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Wondering what steps to take next

jbaugnet
Posts: 3
Joined: Sep 2019

Hello all,

My name is Jessie. My dad was diagnosed in the beginning of the year with prostate cancer. He had been going to the Dr and they never ran a PSA in 5 years on him. It came back over 9. He was 3+4 and 4+3. They took out his prostate back in June. He was told that they didn't get it all. Today he went back to the urologist. She told him the PSA was at 0.47 and that was too high for her. He goes in on Wed for a CT scan to see where the cancer spread. Then next Tues we will be meeting with the Radiologist to find out our next course of action. He is only 65, great health; works out everyday lifting and cardio at the gym. His urologist told him that worse case scenario, he will have 5-10 years. So needless to say, my family is freaking out.

 

So my question for anyone is: What are the questions we should be asking when we get the CT back? Any suggestions to give the Dr on things that might help beyond radiation? Hormone treatment? They told us today that if it spread above the hips that radiation won't help. Is there any help or tips that anyone can give us. We are new at this and it is a very scary time, as I'm sure you are all aware and have gone through your own tough times. Any help, info, suggestions, etc would be very helpful. Just trying to not scan the internet and see all the negative stuff out there for cancer that has spread beyond the prostate.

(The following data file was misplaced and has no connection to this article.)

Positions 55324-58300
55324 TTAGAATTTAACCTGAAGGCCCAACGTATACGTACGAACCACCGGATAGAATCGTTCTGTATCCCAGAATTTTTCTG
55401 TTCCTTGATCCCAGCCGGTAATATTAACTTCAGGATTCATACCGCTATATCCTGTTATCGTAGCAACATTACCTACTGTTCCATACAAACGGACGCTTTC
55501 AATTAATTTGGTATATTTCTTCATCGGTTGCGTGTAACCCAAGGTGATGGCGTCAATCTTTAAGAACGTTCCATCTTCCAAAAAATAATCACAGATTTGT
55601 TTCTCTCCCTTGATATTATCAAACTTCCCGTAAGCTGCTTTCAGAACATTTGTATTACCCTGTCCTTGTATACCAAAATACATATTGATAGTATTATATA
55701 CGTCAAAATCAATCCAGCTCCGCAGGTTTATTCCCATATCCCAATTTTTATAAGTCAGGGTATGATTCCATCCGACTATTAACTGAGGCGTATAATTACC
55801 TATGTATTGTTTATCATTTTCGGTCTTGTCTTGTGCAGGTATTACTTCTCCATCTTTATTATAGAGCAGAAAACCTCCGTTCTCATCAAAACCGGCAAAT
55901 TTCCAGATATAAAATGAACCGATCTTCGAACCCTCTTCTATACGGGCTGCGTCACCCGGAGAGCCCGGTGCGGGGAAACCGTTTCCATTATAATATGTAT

Thank you! Good luck with all you are going through as well.

Clevelandguy
Posts: 462
Joined: Jun 2015

Hi,

Sorry to hear your Dad is still fighting the bandit.   First of all, how can the doctor predict 5-10 yrs. without knowing the spead of the cancer outside of his Prostate, without even seeing the CT scan results?  Second, I don't get the comment about if its above the hips radiation won’t help? Can‘t they treat cancers with things like Cyberkife if its in his lungs or on his spine? There are chemo drugs and drugs that reduce testosterone (hormone drugs) that also help knock down his cancer.  Maybe also some clinical trials for new drugs your Dad might be a candidate for in the future. For a doctor not to test a 60 yr. old man for PSA throws up a red flag in my eyes.  If it was me I would be getting a second opinion on further treatment based on what the doctor has done and said to your Dad so far. i feel your Dad needs a doctor(s) with a more proactive approach than he has received to this point.  Just my 2c worth, the fight has just begun and is a long way from over.

Dave 3+4

jbaugnet
Posts: 3
Joined: Sep 2019

Thank you so much for your response.  We were really upset and the dropped ball with the PSA.  Not much we could do after finding out. We are going to find out what the CT results are next week. Just don't know what to ask and expect. Thank you again for your help.